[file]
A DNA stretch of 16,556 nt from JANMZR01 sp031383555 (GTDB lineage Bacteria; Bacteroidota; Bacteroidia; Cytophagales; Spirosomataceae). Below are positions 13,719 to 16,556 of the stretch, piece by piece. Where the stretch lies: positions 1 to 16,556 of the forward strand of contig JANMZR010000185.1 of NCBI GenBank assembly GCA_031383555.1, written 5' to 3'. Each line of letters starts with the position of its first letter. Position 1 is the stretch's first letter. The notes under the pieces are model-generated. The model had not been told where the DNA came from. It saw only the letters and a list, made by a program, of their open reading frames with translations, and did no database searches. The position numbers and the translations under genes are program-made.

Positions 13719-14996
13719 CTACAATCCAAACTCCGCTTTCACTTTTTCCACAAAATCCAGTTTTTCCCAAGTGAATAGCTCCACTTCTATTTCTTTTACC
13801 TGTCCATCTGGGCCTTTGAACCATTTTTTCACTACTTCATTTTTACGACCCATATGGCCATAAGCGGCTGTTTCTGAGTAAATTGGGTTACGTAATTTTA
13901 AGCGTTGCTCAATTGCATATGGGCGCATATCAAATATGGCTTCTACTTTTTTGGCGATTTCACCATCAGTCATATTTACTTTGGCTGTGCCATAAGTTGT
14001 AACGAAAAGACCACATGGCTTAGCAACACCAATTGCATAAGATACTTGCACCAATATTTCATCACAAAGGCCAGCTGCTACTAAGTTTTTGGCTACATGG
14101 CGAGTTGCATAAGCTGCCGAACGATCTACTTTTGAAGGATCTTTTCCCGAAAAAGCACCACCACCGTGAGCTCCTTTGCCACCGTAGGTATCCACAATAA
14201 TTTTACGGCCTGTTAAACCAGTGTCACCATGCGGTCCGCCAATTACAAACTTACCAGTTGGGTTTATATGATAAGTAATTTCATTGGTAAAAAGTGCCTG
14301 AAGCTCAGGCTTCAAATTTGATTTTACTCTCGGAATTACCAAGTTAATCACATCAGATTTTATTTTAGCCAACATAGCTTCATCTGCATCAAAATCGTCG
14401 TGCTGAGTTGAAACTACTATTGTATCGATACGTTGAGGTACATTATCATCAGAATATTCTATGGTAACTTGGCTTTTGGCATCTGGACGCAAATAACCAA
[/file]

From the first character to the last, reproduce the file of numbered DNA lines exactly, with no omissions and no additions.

A DNA stretch of 16,556 nt from JANMZR01 sp031383555 (GTDB lineage Bacteria; Bacteroidota; Bacteroidia; Cytophagales; Spirosomataceae). Below are positions 13,719 to 16,556 of the stretch, piece by piece. Where the stretch lies: positions 1 to 16,556 of the forward strand of contig JANMZR010000185.1 of NCBI GenBank assembly GCA_031383555.1, written 5' to 3'. Each line of letters starts with the position of its first letter. Position 1 is the stretch's first letter. The notes under the pieces are model-generated. The model had not been told where the DNA came from. It saw only the letters and a list, made by a program, of their open reading frames with translations, and did no database searches. The position numbers and the translations under genes are program-made.

Positions 13719-14996
13719 CTACAATCCAAACTCCGCTTTCACTTTTTCCACAAAATCCAGTTTTTCCCAAGTGAATAGCTCCACTTCTATTTCTTTTACC
13801 TGTCCATCTGGGCCTTTGAACCATTTTTTCACTACTTCATTTTTACGACCCATATGGCCATAAGCGGCTGTTTCTGAGTAAATTGGGTTACGTAATTTTA
13901 AGCGTTGCTCAATTGCATATGGGCGCATATCAAATATGGCTTCTACTTTTTTGGCGATTTCACCATCAGTCATATTTACTTTGGCTGTGCCATAAGTTGT
14001 AACGAAAAGACCACATGGCTTAGCAACACCAATTGCATAAGATACTTGCACCAATATTTCATCACAAAGGCCAGCTGCTACTAAGTTTTTGGCTACATGG
14101 CGAGTTGCATAAGCTGCCGAACGATCTACTTTTGAAGGATCTTTTCCCGAAAAAGCACCACCACCGTGAGCTCCTTTGCCACCGTAGGTATCCACAATAA
14201 TTTTACGGCCTGTTAAACCAGTGTCACCATGCGGTCCGCCAATTACAAACTTACCAGTTGGGTTTATATGATAAGTAATTTCATTGGTAAAAAGTGCCTG
14301 AAGCTCAGGCTTCAAATTTGATTTTACTCTCGGAATTACCAAGTTAATCACATCAGATTTTATTTTAGCCAACATAGCTTCATCTGCATCAAAATCGTCG
14401 TGCTGAGTTGAAACTACTATTGTATCGATACGTTGAGGTACATTATCATCAGAATATTCTATGGTAACTTGGCTTTTGGCATCTGGACGCAAATAACCAA